Remember just a few months ago when Facebook was days from its IPO and GM announced that it didn't see itself moving forward in the paid-ads sector of Facebook? Well it appears that the two companies are trying to make amends and see what type of paid ad deals it can strike.
Now it appears that GM and Facebook are in talks to bring the largest US car manufacturer back into the paid ad sphere, according to reports from the Wall Street Journal. And in order to sweeten the deal, it looks like Facebook will give GM better data on how the company can increase ad effectiveness.
Before Facebook went public, GM spent roughly $40 million on its Facebook presence -- and around $10 million of that was paid directly to Facebook for advertising. The remainder of the funds cover content created for the site, agencies that manage the content and daily maintenance of GM’s pages. Chopping out a quarter of a Facebook marketing budget is friendly to GM's bottom-line and leave Facebook in a precarious position: tiptoeing between the effectiveness of it Open Graph Pages features and its advertising revenue.
It was a tough moment for Facebook, trying to show its strength just 48 hours before its IPO, when such a big company seemed to state that the company pages were great free advertising.
While losing GM's advertising account hardly dinged Facebook's $3.7 billion in revenue, it did make waves for other companies that are teetering on the edge and strategizing their Facebook approach. It's really hard to beat free marketing -- and creating a Facebook page is just that.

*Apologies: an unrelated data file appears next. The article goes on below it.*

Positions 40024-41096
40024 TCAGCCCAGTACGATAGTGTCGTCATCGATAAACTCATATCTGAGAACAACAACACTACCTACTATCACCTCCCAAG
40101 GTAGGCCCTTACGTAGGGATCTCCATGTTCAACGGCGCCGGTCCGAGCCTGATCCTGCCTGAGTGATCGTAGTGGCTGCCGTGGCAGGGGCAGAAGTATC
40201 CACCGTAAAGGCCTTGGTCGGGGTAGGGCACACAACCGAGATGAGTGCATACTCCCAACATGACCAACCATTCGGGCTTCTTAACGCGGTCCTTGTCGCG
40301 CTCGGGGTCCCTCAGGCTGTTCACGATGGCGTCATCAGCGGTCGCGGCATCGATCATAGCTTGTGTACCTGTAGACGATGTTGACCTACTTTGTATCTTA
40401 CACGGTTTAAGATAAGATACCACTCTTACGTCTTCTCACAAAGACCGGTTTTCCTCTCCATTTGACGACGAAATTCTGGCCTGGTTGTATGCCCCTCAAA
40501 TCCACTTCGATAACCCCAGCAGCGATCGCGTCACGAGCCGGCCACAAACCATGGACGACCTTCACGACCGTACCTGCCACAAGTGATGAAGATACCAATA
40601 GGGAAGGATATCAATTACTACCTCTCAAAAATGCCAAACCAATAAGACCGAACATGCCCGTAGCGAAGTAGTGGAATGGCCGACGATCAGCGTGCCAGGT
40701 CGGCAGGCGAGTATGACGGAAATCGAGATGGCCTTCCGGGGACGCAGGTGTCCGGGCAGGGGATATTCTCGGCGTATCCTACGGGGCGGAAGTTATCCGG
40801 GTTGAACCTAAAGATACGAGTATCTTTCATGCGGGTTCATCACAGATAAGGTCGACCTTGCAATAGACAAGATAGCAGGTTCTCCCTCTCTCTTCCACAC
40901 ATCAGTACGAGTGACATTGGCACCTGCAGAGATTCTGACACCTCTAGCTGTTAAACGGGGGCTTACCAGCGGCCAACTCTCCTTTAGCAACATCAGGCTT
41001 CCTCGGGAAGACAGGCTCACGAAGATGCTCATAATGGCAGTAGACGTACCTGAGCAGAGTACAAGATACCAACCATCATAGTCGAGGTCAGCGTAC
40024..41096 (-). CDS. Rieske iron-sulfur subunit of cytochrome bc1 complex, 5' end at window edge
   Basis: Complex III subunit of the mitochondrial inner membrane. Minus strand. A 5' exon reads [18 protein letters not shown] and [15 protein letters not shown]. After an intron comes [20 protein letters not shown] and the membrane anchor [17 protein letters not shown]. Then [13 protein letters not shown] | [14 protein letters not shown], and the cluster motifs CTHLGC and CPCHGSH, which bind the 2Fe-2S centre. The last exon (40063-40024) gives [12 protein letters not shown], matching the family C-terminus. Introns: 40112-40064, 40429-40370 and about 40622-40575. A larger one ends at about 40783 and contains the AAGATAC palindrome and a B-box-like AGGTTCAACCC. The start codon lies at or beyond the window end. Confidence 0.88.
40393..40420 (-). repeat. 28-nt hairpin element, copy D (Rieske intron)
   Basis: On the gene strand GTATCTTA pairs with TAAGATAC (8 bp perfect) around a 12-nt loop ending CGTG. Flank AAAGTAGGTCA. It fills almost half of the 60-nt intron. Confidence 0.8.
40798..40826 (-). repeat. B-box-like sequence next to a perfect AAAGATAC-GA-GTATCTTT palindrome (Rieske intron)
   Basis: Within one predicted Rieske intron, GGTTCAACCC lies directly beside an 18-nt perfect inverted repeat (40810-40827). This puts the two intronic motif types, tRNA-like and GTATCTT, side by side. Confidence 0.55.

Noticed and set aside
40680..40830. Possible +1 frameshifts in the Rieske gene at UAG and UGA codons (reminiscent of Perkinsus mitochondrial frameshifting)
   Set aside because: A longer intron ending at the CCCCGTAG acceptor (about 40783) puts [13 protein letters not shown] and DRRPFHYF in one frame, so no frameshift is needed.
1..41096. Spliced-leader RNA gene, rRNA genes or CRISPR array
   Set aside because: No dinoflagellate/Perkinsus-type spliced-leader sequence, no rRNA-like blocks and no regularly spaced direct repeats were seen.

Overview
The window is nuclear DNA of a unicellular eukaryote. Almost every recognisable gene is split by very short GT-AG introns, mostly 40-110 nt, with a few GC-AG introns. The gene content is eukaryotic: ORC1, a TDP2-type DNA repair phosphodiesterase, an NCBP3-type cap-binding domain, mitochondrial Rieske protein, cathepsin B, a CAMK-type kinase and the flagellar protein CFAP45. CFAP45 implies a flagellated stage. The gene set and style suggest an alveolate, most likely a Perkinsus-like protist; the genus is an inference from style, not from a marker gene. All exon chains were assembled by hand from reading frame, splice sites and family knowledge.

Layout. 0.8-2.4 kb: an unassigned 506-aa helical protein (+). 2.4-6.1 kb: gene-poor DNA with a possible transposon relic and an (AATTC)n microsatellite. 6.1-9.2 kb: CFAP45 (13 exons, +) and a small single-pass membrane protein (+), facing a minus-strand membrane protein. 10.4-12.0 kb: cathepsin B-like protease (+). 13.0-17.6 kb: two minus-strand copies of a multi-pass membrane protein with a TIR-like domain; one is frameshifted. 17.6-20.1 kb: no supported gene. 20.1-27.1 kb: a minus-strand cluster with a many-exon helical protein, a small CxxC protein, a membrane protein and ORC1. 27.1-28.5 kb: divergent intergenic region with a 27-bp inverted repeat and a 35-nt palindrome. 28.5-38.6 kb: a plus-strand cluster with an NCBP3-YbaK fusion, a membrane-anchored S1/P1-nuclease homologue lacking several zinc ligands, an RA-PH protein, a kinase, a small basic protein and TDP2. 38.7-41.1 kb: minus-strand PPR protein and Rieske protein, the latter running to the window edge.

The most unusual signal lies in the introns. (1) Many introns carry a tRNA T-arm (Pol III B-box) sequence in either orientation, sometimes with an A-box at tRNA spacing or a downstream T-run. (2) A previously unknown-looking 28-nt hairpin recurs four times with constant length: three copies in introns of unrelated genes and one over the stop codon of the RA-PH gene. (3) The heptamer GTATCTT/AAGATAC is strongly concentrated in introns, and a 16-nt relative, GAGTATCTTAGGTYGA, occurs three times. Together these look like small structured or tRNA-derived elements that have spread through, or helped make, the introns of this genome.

Many thought that this was just a short-term change that GM would make and the company would be back soon to renegotiate -- which looks to be the case. Its hard to have no paid ad presence on such a global social network -- not to say that it couldn't happen.
But the GM deal is not closed just yet, according to the Journal.
A recent study from U.K.-based digital-marketing agency Greenlight found that 44% of respondents say they "never" click on an ad listed on the social network and an additional 31% of respondents said that they "rarely" click on ads. Just a mere 13% of respondents said that they either "often" or "regularly" click on the ads.
With a click-though-rate of 0.5% and 0.8 percent, according to Greenlight date, Facebook may have more explaining and hand-holding to do with its paid ad clients.
With Facebook shares experiencing a 19% fall since the company's May 18 IPO, the company has a lot to prove in order to restore confidence that it can move forward with revenue growth quarter-over-quarter, especially since 80% of its revenue comes from advertising.
Net income slid 12% to $205 million in the last quarter, from $233 million a year earlier at the rapidly expanding company.
While Facebook says that its advertising business typically slows down in the first three months of the year, investors are looking for growth here as the company is a newly public entity.
Revenue, which totaled $1.06 billion in the three months ended March 31, declined around 6% from the fourth quarter. It was the first quarter-on-quarter drop since 2010.
While getting GM to sign back on for some, if not all, of the $10 million advertising budget it had previously would be great for Facebook, the company also has to show all current and new customers that paid ads on their site are worth the investment. With Facebook mobile ads just starting to gain steam, there may be some hope yet, but Facebook is going to have to use more than its 900+ million usership to get people to re-up their contracts, they will need to show more results.